Monday, April 13, 2015


We woke with the sound of an alarm jangling in the darkness. We fumbled in the womb of the tent to silence it. Then without speaking we set about stuffing sleeping bags, deflating mats, wriggling into clothes for the day. I unzipped the tent fly and the Mojave breeze folded it open.

I emerged into eerie light. Instinctively I looked toward the moon. It was 3/4 covered in burgundy shadow.

We scurried under the eclipse to pack away the camp and load our packs. The highway only yards away was empty.

Our first steps up the wash were slow as we adjusted to the weight of a 7lbs of water, pro, a rope, rock shoes, helmets, and food. The eastern horizon glowed with a thin line of orange. The western horizon cradled a moon in transition.

Hours later we dropped deep into a wash and began to clamber up and over dryfalls and boulders slickened by eons of water and wind. Cat's Claw grabbed our packs, our skin, our clothes. We were thankful to be in the shadowed depths as the sun rose higher.

We reached the head of the wash and descended to another. Then we turned and began fighting our way up a third. It was steep and rocky. Choked with Cat's Claw and cactus. 2,000 feet above us a lone juniper marked the horizon. It took ours of sweaty work to reach it.

Once on a plateau of rocks we slipped beneath the largest boulder. There we ate and drank and rested in the shade. Around us rocky summits loomed like a druidic circle. We had three objectives and we chose to start with the easiest one.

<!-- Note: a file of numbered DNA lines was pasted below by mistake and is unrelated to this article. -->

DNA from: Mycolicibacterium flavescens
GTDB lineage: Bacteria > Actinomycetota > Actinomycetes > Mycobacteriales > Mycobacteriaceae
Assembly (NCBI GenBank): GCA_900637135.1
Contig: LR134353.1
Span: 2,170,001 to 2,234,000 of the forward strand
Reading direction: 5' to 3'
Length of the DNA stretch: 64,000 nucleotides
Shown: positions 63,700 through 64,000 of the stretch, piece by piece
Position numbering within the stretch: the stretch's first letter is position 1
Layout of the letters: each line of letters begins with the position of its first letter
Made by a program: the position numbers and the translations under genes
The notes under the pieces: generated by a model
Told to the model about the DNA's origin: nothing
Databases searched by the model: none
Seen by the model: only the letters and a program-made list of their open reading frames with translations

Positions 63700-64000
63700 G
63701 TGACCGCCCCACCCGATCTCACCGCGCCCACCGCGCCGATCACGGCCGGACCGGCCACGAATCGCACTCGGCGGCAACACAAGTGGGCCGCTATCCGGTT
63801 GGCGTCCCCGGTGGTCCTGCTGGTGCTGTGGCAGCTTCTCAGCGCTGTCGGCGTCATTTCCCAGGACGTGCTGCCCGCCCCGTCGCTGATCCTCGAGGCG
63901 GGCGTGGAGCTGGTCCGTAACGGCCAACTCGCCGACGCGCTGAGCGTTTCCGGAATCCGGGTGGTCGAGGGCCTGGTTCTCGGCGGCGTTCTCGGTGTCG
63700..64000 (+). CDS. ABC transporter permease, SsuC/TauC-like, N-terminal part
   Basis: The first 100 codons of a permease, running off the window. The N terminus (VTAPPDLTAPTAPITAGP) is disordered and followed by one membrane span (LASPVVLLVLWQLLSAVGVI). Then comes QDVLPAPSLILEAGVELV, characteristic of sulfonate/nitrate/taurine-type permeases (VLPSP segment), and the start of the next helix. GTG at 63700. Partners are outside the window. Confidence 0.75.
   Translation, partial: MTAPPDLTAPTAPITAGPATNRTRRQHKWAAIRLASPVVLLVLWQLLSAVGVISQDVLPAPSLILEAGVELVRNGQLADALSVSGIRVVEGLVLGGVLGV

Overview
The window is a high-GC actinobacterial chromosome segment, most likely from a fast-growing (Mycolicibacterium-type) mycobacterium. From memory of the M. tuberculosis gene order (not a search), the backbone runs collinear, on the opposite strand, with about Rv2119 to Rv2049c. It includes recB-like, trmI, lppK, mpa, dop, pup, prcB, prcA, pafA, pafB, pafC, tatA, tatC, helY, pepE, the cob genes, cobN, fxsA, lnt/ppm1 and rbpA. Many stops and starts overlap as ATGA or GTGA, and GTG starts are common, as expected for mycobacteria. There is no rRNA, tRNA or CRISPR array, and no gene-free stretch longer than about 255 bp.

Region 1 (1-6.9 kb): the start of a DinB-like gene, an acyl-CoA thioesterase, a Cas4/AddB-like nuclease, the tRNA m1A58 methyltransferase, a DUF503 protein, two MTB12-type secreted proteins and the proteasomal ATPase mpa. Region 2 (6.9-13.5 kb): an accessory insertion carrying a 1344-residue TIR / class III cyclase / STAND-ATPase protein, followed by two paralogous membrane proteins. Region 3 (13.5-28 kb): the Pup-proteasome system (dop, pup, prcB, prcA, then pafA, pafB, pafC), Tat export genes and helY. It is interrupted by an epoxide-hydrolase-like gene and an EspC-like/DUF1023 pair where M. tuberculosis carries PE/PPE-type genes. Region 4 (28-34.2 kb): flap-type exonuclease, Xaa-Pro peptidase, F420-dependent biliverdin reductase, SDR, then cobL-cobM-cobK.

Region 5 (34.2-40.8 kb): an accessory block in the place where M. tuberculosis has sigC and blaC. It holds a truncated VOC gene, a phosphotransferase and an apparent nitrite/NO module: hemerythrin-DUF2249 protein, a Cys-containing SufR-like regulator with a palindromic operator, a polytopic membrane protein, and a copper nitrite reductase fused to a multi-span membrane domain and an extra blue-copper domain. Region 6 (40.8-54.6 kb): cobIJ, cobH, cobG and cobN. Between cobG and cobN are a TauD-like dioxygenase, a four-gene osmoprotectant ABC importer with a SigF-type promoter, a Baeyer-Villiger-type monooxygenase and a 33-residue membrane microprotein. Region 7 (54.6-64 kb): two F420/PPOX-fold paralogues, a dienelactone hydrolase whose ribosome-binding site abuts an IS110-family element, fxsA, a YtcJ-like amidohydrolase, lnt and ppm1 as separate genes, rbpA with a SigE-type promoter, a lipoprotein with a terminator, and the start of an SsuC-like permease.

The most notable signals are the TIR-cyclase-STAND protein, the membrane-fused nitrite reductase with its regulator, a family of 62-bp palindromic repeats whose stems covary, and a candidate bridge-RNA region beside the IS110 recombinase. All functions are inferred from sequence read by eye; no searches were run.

We walked up the giant rock pile named "Aqua Benchmark" on the map.

From there we photographed Spectre and Dyadic. The routes would be difficult and for Dyadic, unknown.

An hour later we were high above the basin, clinging to boulders. We pulled ourselves up and over and dodged the yuccas eking out their precarious existence.

Through trial and error we found our way through the near vertical terrain to at last stand on the summit slab towering over the desert world below.

From the summit of Spectre we descended and set off up another gully toward the mysterious Dyadic.

We found some cairns and mostly followed our instincts upward. At last the summit came into view and we had to negotiate 4th class rock downward into a saddle. The sun was dropping ever lower. We entered a chimney and stemmed our way up two stories, shoving our packs ahead of us.

We hugged a ledged as we put on our harnesses and flaked the rope. We each knew that the sun was far past the point at which we should have turned around. We each had less than a liter of water remaining. But the lure of the summit was strong.

A short time later I sat on the warm rock, my personal anchor clipped to a cam placed firmly in a crack. Rope played out through my hands across a chasm, up a wall, and out of sight. Bright colored slings danced in the wind as the rope slid through. The sun's angle was finally pleasant and I relaxed into the moment.

This was perfection: sitting high above the world, my partner setting anchors and scouting our route, swallows swooping past at speeds fast enough to make the wind shriek through their feathers. I couldn't help but suck in deep breaths of awe and contentment.

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